Tuesday, 1 March 2011

Stricken Oil Tanker Breaks in Half

A leaking oil tanker carrying more than 70,000 tonnes of fuel broke in two this morning off Spain's north-western coast.

The Bahamas-flagged Prestige, which began spilling oil last Wednesday, split in half about 152 miles off Spain's Galician coast, in a development which environmentalists had warned would cause an ecological catastrophe twice the size of the 1989 Exxon Valdez disaster off Alaska

"The ship split in two at 8 o'clock this morning [0700 GMT]," a spokeswoman for the Spanish central government in Galicia told the Reuters news agency.

The Prestige ran into trouble during a violent storm last Wednesday. Already the disaster has led to the spillage of some 5,000 tonnes of fuel oil near one of Spain's richest fisheries. The government has warned that the oil spilled so far could seep down into the many inlets that characterise the Galician coast.

On Monday, a salvage company tried to prevent the tanker from splitting by turning it so that its ruptured hull no longer faced the waves. The ship lies roughly on the borderline of areas for which Spain and Portugal have responsibility for maritime rescue operations.

Portugal and Spain had barred salvagers from towing the ship to any of their ports to protect their fishing and tourism industries from further damage.

Last night the Dutch salvage company in charge of the rescue operation began an attempt to tow the Prestige towards Africa.

A spokesman for the company, Smit International, had said it would keep the tanker heading south until it found somewhere it could attempt a transfer of the cargo, but admitted that that probably would not happen until the tanker got to Africa.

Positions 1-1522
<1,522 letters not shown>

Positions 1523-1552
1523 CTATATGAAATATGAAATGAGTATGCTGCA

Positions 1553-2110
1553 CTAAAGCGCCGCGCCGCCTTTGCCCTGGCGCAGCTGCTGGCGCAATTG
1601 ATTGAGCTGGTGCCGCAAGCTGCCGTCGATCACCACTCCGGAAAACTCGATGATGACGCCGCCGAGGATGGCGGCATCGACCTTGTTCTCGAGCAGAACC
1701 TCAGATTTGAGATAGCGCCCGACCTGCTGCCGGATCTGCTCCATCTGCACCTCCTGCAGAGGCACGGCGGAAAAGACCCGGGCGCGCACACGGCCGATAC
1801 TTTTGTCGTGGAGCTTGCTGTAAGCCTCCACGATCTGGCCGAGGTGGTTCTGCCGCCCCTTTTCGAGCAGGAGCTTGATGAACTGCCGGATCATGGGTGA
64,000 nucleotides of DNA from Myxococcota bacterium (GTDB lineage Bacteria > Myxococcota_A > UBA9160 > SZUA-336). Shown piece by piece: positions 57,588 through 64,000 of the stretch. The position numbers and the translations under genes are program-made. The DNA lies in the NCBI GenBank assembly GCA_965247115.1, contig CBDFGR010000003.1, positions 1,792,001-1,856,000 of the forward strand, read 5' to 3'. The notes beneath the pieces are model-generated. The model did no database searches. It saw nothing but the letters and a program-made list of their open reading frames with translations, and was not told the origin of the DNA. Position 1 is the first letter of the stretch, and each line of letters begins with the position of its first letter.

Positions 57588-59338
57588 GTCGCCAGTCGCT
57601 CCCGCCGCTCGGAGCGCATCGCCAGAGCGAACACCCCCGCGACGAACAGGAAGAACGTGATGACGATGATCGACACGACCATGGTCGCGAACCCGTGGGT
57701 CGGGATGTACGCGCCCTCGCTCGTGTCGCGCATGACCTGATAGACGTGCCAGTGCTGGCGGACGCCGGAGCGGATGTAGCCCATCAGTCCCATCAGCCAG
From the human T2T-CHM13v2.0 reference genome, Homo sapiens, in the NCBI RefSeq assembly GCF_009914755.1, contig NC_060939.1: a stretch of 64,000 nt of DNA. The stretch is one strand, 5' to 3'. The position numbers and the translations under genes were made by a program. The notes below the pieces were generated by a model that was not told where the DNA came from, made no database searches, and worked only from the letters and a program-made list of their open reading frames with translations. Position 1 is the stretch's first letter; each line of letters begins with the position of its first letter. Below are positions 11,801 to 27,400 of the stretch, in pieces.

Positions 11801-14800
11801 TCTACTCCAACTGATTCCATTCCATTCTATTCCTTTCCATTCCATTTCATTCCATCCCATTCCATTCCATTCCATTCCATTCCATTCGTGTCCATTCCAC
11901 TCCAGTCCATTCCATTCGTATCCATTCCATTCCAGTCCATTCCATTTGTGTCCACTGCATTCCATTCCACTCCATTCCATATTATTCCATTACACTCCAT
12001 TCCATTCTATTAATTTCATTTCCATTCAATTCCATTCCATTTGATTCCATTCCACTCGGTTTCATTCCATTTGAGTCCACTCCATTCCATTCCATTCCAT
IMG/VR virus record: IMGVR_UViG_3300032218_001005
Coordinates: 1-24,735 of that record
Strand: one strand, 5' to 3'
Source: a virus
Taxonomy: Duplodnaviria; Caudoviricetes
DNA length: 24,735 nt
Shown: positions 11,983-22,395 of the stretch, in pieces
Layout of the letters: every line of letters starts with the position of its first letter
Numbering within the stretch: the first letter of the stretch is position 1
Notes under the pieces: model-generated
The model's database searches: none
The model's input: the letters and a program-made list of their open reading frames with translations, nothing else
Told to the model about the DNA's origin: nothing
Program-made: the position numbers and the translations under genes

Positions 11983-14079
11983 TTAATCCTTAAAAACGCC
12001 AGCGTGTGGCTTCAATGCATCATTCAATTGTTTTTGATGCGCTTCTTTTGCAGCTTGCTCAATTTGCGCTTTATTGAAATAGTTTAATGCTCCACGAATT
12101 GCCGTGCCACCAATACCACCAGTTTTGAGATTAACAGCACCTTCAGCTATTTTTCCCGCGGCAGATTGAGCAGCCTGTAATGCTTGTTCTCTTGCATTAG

Environmentalists have demanded that the Prestige should be bombed and burned before it is allowed to sink.

"If it sinks to the bottom it could still be the worst environmental disaster we have ever seen," warned Miguel Angel Valladares of the Spanish branch of the WWF, formerly the World Wide Fund for Nature.

"The best thing is obviously to take the fuel off but, if not, it is better to burn it and pollute the atmosphere than to sink it and pollute the ocean floor. That would ruin the seabed and keep sending pollution in towards the coast for years."

In a twist that threatens to exacerbate the Anglo-Spanish row over Gibraltar, Spain has blamed Britain for the disaster, claiming the ageing London-insured ship had been heading for Gibraltar because it did not meet EU security regulations to dock at any other European port.